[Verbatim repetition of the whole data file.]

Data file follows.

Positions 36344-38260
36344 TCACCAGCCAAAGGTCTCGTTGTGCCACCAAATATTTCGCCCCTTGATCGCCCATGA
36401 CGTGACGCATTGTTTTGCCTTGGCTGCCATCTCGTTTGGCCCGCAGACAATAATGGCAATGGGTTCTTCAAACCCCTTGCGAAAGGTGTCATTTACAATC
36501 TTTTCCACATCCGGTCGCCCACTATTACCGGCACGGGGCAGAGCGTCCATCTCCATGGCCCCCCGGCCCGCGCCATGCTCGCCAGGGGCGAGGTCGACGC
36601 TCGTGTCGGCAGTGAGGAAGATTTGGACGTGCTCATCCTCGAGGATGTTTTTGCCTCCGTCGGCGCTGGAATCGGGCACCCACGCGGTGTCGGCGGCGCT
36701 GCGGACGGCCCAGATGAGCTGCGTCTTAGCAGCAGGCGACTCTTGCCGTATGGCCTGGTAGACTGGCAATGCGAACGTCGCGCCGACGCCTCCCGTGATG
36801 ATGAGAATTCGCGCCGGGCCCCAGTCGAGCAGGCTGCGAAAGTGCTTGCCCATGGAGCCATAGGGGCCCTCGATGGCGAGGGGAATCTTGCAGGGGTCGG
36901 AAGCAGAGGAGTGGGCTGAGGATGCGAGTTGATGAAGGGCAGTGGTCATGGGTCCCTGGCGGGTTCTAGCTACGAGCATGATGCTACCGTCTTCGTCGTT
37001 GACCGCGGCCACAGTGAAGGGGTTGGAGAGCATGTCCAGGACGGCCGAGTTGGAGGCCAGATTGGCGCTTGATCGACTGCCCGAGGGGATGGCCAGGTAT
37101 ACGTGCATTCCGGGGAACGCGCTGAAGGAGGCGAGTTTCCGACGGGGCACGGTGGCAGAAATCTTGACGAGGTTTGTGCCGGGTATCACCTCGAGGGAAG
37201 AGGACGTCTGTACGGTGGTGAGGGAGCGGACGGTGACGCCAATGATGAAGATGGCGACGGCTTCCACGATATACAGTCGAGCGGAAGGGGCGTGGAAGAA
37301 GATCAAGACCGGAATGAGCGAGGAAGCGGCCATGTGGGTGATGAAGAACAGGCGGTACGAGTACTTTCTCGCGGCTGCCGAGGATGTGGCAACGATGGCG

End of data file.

Positions 36344-38260
36344 TCACCAGCCAAAGGTCTCGTTGTGCCACCAAATATTTCGCCCCTTGATCGCCCATGA
36401 CGTGACGCATTGTTTTGCCTTGGCTGCCATCTCGTTTGGCCCGCAGACAATAATGGCAATGGGTTCTTCAAACCCCTTGCGAAAGGTGTCATTTACAATC
36501 TTTTCCACATCCGGTCGCCCACTATTACCGGCACGGGGCAGAGCGTCCATCTCCATGGCCCCCCGGCCCGCGCCATGCTCGCCAGGGGCGAGGTCGACGC
36601 TCGTGTCGGCAGTGAGGAAGATTTGGACGTGCTCATCCTCGAGGATGTTTTTGCCTCCGTCGGCGCTGGAATCGGGCACCCACGCGGTGTCGGCGGCGCT
36701 GCGGACGGCCCAGATGAGCTGCGTCTTAGCAGCAGGCGACTCTTGCCGTATGGCCTGGTAGACTGGCAATGCGAACGTCGCGCCGACGCCTCCCGTGATG
36801 ATGAGAATTCGCGCCGGGCCCCAGTCGAGCAGGCTGCGAAAGTGCTTGCCCATGGAGCCATAGGGGCCCTCGATGGCGAGGGGAATCTTGCAGGGGTCGG
36901 AAGCAGAGGAGTGGGCTGAGGATGCGAGTTGATGAAGGGCAGTGGTCATGGGTCCCTGGCGGGTTCTAGCTACGAGCATGATGCTACCGTCTTCGTCGTT
37001 GACCGCGGCCACAGTGAAGGGGTTGGAGAGCATGTCCAGGACGGCCGAGTTGGAGGCCAGATTGGCGCTTGATCGACTGCCCGAGGGGATGGCCAGGTAT
37101 ACGTGCATTCCGGGGAACGCGCTGAAGGAGGCGAGTTTCCGACGGGGCACGGTGGCAGAAATCTTGACGAGGTTTGTGCCGGGTATCACCTCGAGGGAAG
37201 AGGACGTCTGTACGGTGGTGAGGGAGCGGACGGTGACGCCAATGATGAAGATGGCGACGGCTTCCACGATATACAGTCGAGCGGAAGGGGCGTGGAAGAA
37301 GATCAAGACCGGAATGAGCGAGGAAGCGGCCATGTGGGTGATGAAGAACAGGCGGTACGAGTACTTTCTCGCGGCTGCCGAGGATGTGGCAACGATGGCG